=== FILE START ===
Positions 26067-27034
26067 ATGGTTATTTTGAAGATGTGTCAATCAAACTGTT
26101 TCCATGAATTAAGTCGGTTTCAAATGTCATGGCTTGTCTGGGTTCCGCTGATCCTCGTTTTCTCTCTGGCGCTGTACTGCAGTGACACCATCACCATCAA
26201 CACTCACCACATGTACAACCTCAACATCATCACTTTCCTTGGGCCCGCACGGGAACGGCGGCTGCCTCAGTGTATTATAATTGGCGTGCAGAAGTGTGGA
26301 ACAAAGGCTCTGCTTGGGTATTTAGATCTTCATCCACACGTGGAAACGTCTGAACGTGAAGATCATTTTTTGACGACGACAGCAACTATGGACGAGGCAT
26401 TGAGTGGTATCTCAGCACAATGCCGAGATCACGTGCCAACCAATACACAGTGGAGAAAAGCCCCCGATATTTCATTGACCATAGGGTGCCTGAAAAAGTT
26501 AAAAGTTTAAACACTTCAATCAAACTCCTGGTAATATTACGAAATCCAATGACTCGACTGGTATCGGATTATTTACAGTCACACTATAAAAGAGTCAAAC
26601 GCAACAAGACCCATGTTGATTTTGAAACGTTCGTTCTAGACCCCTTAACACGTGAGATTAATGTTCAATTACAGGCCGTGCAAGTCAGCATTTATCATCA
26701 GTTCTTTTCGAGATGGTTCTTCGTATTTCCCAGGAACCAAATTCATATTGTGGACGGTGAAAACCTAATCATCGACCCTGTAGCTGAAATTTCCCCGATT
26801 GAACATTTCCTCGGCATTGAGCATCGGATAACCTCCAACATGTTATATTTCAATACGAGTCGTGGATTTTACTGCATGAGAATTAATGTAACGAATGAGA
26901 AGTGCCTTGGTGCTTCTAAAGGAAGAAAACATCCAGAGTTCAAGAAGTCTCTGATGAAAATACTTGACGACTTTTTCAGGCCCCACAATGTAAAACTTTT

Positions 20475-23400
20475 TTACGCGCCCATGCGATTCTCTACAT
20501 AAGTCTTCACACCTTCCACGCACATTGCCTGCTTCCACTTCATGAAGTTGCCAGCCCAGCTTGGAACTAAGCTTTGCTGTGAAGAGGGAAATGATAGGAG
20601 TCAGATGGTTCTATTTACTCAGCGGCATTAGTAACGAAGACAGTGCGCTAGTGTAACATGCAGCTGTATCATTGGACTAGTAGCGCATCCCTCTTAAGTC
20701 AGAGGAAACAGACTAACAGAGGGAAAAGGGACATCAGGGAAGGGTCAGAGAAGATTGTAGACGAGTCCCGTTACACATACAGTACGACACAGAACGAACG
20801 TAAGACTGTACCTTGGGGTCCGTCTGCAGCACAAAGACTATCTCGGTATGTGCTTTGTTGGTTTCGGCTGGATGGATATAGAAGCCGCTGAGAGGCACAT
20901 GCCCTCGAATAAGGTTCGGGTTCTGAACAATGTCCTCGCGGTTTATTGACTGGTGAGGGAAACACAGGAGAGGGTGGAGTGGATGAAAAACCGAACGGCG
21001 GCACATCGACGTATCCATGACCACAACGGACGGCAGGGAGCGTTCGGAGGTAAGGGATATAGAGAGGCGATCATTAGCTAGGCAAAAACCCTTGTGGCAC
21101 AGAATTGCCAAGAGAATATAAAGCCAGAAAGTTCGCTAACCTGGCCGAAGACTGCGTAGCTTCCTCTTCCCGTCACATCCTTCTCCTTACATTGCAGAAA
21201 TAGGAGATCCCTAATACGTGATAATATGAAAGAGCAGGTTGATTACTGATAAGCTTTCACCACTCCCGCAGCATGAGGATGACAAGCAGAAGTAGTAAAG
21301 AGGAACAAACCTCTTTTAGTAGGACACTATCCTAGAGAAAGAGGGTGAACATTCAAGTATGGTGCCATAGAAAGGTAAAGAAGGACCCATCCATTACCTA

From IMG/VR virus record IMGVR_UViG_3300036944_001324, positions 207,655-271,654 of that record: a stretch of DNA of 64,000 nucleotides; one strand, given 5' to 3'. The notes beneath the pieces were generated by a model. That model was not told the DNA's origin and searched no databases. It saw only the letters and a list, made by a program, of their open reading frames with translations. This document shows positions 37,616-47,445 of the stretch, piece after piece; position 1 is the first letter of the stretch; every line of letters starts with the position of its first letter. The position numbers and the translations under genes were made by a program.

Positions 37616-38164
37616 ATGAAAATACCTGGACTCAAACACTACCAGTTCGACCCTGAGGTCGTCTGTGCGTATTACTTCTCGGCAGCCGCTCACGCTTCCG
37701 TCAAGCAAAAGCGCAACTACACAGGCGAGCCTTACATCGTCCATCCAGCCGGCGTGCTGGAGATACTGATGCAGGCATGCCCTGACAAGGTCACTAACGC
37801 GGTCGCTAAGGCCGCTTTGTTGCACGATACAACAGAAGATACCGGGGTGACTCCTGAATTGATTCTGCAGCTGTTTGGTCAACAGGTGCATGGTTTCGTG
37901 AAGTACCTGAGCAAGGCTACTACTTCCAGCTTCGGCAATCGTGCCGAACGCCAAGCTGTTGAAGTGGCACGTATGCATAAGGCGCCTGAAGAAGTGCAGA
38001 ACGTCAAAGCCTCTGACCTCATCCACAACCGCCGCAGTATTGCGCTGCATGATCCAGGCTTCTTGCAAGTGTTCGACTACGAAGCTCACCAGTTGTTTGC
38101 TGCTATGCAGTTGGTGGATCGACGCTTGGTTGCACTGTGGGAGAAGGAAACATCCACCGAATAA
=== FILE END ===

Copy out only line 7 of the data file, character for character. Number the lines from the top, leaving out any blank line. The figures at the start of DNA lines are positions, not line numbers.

26501 AAAAGTTTAAACACTTCAATCAAACTCCTGGTAATATTACGAAATCCAATGACTCGACTGGTATCGGATTATTTACAGTCACACTATAAAAGAGTCAAAC